Every organization has to figure out how to make meetings productive. It’s a complex challenge. To be effective, each meeting needs to engage the individual talents of the people involved, work to achieve the organization’s specific goals for the moment, and do so in a way that’s both culturally relevant and contextually sensitive to the world around it. Not an easy feat.
It can be tempting to shy away from the task. Instead of embracing this complexity, many leaders fall back on simple blanket rules that no one really follows—like the leader that declared all meetings in the company could last no more than 20 minutes. Others delegate responsibility for success to others, even though they themselves are the most frequent meeting attendees. Many leaders claim that meetings are a waste of time, and therefore not worth the effort it would take for the organization to make them work well.
These are common traps that keep an organization locked in a cycle of underperforming meetings and endemic mediocrity.
Here are 5 ways high-performing organizations avoid that fate:
1. Set clear expectations for all meetings.
Meeting norms, ground rules, guidelines – these set the foundation for building an effective meeting habit. They often include things like use of an agenda and keeping meetings on time. Whatever your rules, the leadership team must follow them. The way the leadership group meets sets the real standard everyone else follows.
2. Document and share meeting results.
Fear of missing out (FOMO) compels people to attend meetings they shouldn’t. Organizers don’t want to leave people out, so they invite everyone who might possibly want to weigh in. Having irrelevant people in the room de-energizes the conversation and disrupts productivity.
Documented meeting results are the fastest and easiest way to combat meeting FOMO. Before the meeting, document the meeting purpose and desired outcomes clearly. Then, send out written meeting results afterwards. When people can see in advance what a meeting is for, then see afterwards what happened, they can decide whether they need to attend. This keeps meetings more focused, and it keeps everyone more productive.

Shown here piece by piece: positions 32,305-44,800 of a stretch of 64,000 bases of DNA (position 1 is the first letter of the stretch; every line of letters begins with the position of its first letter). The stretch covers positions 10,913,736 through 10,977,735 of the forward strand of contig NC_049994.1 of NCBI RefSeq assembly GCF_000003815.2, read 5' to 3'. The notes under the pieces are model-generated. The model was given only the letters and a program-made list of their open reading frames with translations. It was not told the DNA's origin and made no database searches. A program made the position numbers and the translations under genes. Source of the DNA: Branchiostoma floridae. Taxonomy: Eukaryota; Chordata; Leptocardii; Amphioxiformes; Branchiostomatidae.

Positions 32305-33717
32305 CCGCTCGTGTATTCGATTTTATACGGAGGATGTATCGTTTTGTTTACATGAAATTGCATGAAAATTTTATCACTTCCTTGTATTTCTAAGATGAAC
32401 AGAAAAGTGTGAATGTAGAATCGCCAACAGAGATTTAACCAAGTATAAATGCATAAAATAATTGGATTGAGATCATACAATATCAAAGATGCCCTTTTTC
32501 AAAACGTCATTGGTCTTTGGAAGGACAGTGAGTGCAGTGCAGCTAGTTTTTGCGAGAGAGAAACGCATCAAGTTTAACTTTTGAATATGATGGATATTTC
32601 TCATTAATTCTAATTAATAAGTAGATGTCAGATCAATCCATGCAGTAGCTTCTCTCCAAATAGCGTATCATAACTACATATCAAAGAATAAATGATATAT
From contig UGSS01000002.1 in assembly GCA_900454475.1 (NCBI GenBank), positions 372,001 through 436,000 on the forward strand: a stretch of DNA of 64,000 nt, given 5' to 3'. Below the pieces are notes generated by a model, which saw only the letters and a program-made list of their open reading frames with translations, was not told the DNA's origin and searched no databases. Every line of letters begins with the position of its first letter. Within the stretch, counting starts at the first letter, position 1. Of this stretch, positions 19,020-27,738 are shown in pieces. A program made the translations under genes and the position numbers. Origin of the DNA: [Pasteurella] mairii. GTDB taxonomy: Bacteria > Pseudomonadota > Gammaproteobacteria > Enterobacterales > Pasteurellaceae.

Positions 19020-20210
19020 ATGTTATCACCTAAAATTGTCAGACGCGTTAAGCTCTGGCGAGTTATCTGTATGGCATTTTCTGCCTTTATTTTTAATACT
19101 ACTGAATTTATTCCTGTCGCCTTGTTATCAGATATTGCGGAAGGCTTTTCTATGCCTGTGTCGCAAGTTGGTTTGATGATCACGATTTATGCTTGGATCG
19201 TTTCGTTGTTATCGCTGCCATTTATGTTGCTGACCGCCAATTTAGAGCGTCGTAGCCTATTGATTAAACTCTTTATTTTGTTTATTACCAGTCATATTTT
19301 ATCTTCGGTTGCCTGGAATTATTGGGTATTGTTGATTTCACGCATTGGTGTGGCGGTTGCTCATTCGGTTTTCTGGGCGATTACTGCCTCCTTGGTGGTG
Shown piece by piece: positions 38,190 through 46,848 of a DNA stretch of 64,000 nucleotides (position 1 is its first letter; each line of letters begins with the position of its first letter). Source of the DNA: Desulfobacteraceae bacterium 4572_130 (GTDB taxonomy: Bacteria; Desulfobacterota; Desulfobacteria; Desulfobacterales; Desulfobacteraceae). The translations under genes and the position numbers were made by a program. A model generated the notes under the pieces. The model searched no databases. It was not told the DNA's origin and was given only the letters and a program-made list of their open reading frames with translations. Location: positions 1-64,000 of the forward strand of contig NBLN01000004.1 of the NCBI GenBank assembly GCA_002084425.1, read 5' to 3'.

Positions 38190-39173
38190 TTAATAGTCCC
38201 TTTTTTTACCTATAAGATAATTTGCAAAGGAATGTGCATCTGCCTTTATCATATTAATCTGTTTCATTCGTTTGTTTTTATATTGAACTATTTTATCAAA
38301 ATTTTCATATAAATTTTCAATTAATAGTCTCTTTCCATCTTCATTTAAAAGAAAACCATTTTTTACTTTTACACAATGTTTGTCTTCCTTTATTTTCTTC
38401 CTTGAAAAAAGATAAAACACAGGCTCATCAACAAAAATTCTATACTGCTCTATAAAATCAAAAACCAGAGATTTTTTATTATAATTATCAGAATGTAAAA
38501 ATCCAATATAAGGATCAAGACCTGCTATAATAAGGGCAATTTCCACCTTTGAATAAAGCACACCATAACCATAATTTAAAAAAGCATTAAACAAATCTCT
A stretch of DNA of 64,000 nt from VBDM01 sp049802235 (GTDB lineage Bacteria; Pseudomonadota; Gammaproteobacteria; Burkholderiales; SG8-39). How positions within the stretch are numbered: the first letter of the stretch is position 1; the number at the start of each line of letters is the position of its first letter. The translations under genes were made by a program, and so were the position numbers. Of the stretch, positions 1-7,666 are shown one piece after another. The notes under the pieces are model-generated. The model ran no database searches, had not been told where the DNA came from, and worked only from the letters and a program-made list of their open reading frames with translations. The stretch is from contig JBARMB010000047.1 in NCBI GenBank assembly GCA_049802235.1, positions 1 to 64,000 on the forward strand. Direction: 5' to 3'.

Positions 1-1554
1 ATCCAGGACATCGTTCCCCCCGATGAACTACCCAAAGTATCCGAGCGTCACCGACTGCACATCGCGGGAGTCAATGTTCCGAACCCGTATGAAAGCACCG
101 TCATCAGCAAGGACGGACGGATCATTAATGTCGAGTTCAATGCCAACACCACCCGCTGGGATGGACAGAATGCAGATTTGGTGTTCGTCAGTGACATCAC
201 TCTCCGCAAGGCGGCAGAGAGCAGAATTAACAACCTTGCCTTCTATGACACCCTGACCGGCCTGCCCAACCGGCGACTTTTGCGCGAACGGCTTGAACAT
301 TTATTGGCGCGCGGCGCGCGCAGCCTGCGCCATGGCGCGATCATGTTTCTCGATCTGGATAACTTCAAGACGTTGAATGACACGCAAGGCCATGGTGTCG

3. Define “The Way” to meet for all core processes.
There are 16 different types of business meetings, and each has a purpose. A regular team meeting is good for confirming progress and identifying problems, but it’s a lousy place to make a big decision. Big decisions demand a dedicated decision-making meeting. Similarly, the initial meeting with a prospective client (or funder) should look very different from the meeting where you ink the deal. Each of these pivotal meetings can be optimized to drive the results your company needs.
High-performance organizations know the type of meetings they need to run and how to run each one well. Each meeting gets a name and becomes “the way” that kind of work gets done. For example, the team’s check-in meeting becomes “the huddle”. The meeting to impress prospective clients early in the sales cycle becomes a “services briefing.” Anything called simply a “meeting” isn’t specific enough.
4. Train everyone.
Leaders spend up to 80% of their work day in meetings, and yet many have never received meeting training. Meetings aren’t just conversations with lots of people at work; there are skills and techniques to learn that radically improve meeting results.
High-performance organizations provide skills training to people leading meetings. They also train everyone how to participate in the meetings defined as “the way” to get their job done. Meetings represent an enormous salary investment, and high-performance organizations ensure their people get a good return on that investment.
5. ABL: Always be learning!
Once they have “the way” to meet, the organization can experiment. What happens when we meet on Monday instead of Wednesday? If we tweak the process, can we make decisions faster?
High-performance organizations have the process stability they need in order to run conclusive experiments and continuously improve their meeting practices.
Bad meetings are not inevitable. Quite the opposite: meetings can be a powerful embodiment of your company’s culture and a driver of performance, when designed and run with intention. And the best news: you get to learn from the examples set by high-performance organizations that have already conquered this design challenge. When it comes to meeting design, the adage holds true: Well-stolen is half done!